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Flange Faces

As you start to consider purchasing flanges or gaskets, you’ll see a variety of terms used that you may not have come across before. Flange faces are the surface area that will receive the gasket, allowing them to come together to create a seal when put under...

Octagonal Ring Type Joints

A ring-type joint is a metallic ring that is machined to sit between two mating surfaces, where it will be compressed to provide a high-quality and reliable seal. Ring-type joints are vital components in various applications across multiple industry sectors,...

Blind Flange vs Blank Flange

Small pieces of mechanical equipment flanges continually play a vital role across numerous industries and applications. In essence, we use flanges to connect pipes to each other, with flanges also found in valves and specific application fittings too. Due to the...

Types of Flanges

Businesses in a variety of industries rely on flanges to join pipes or components together or to keep equipment secured to a surface. When it comes to choosing the best types of flange for your processes, you’ll want to take the time to research the different options...

Threaded Flange

Threaded flanges are probably the most recognisable of all flanges due to their screw thread design that is used to connect it to the pipe. Threaded flanges, also known as screwed flanges (for obvious reasons), require a male and female thread to create a connection...

Slip On Flange

A slip-on flange can also be known as a hubbed flange, which, as the name suggests, has a hub with a very low profile. Why is this important? Because this type of ring type joint gasket has an internal diameter larger than the connecting pipe, allowing you to slide it...

Weld Neck Flange

Also known as tapered hub flanges or high hub flanges, weld neck flanges are a specific type of gasket with a protruding ridge and long neck used to connect pipework and provide you with a high-quality seal. Weld neck flanges, in particular, are a popular choice when...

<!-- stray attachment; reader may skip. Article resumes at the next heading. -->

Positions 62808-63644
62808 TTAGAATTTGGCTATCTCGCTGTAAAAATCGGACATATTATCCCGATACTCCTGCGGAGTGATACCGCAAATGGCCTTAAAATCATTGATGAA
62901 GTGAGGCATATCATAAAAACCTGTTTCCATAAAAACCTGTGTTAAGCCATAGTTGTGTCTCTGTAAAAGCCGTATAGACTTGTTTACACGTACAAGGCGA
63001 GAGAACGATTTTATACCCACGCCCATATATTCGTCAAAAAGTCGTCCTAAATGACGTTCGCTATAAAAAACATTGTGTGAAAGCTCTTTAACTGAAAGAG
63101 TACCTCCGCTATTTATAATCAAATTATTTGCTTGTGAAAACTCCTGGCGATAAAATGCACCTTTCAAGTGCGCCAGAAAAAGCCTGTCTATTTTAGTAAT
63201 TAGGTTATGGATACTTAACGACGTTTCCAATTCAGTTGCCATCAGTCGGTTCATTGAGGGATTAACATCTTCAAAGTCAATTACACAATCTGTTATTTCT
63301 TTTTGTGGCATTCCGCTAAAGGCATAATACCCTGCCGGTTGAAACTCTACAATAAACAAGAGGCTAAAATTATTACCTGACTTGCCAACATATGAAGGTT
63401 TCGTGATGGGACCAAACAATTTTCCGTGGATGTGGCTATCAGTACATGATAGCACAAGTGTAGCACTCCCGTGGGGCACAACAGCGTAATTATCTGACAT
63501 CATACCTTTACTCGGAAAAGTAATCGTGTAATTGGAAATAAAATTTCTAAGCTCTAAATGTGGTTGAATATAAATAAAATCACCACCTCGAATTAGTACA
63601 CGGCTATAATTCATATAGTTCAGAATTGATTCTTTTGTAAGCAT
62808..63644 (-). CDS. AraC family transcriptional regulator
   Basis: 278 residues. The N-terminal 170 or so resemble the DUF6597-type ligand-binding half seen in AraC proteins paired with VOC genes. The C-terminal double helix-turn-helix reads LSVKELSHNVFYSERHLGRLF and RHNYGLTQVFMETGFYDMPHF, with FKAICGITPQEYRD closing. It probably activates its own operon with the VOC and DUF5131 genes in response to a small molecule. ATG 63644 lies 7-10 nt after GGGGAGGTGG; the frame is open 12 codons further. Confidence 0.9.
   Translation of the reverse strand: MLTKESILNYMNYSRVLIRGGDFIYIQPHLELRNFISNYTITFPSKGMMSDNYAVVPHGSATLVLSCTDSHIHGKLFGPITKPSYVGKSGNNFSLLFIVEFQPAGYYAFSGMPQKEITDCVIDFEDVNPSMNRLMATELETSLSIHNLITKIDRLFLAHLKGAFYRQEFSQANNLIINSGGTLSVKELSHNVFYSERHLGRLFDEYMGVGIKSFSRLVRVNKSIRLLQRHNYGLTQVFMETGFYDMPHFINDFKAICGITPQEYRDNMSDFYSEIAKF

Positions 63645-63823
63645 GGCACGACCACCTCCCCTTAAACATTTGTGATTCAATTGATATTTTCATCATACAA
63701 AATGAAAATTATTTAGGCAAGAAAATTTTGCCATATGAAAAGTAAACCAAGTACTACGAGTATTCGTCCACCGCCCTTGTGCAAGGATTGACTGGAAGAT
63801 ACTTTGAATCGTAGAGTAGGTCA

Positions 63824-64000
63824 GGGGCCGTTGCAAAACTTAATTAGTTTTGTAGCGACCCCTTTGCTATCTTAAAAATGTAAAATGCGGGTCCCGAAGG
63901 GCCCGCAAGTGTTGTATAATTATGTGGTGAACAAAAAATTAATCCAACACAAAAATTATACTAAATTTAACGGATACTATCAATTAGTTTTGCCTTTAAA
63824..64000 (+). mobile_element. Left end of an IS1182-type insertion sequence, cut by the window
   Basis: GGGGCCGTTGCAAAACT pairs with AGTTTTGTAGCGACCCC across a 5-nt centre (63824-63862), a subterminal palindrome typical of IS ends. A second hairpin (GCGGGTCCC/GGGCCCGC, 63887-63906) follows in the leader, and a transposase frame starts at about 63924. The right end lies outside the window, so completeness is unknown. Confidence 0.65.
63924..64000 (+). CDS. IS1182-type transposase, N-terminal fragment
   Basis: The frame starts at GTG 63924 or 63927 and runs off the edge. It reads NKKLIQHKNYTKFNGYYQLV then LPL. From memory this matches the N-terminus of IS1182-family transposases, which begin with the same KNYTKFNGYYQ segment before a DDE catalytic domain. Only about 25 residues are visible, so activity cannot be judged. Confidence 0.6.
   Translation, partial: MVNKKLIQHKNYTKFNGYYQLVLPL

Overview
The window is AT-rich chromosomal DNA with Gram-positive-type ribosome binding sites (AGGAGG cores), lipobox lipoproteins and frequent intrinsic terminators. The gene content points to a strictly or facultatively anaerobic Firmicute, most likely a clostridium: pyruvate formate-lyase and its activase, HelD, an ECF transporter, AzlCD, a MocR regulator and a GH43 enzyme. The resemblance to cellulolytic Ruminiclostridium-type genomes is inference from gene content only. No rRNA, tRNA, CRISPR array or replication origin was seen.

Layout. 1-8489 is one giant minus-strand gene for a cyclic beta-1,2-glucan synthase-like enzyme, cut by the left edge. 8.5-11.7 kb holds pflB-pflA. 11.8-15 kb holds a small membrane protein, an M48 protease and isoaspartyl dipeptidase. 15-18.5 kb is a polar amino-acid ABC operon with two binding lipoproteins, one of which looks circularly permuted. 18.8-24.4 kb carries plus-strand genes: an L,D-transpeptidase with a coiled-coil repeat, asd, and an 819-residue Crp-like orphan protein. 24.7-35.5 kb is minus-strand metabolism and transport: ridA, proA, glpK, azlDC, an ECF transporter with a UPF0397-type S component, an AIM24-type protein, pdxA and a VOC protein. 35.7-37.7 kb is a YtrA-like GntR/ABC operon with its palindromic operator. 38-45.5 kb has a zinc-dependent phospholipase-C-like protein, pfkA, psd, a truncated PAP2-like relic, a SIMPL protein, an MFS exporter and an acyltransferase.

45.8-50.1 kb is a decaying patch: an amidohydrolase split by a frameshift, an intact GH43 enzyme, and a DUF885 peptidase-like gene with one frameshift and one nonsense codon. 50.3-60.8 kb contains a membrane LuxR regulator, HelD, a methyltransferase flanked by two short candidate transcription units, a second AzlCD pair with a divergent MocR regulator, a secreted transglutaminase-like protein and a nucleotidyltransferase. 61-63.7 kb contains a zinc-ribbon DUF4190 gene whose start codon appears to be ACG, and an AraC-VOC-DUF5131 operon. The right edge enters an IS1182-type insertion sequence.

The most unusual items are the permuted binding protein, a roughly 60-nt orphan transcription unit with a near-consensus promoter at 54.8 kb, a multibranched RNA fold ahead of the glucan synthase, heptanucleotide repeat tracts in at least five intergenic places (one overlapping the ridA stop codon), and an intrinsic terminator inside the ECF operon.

Nitrile vs Viton® – What is the Difference?

As you start to make a decision about what type of O-rings to purchase for your business, you might wonder what material is the most suitable for your unique needs. Every business operation has different requirements for their O-rings, such as the temperature,...

Aflas vs Viton

When it comes to choosing O ring suppliers in the UK, you’ll find that there are a wide range of materials on offer for you to choose from. Many people find that the options can seem quite overwhelming, with some materials having similar properties but offering...

EPDM Gasket

Both the automotive and construction industries have started to use EPDM gaskets more frequently in recent times. This rubber material is UV light resistant and has many fantastic properties that make this part highly effective for a wide range of processes. Keep...

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Materials that can be Used in Producing Gaskets

Materials that can be Used in Producing GasketsSeals and gaskets are meticulously manufactured to be able to withstand the exacting conditions under which they function. Not only does a gasket seal two distinct parts and allow the containment of extreme temperature fluids, steams and gases, but it must meld the sealed surfaces and not extrude.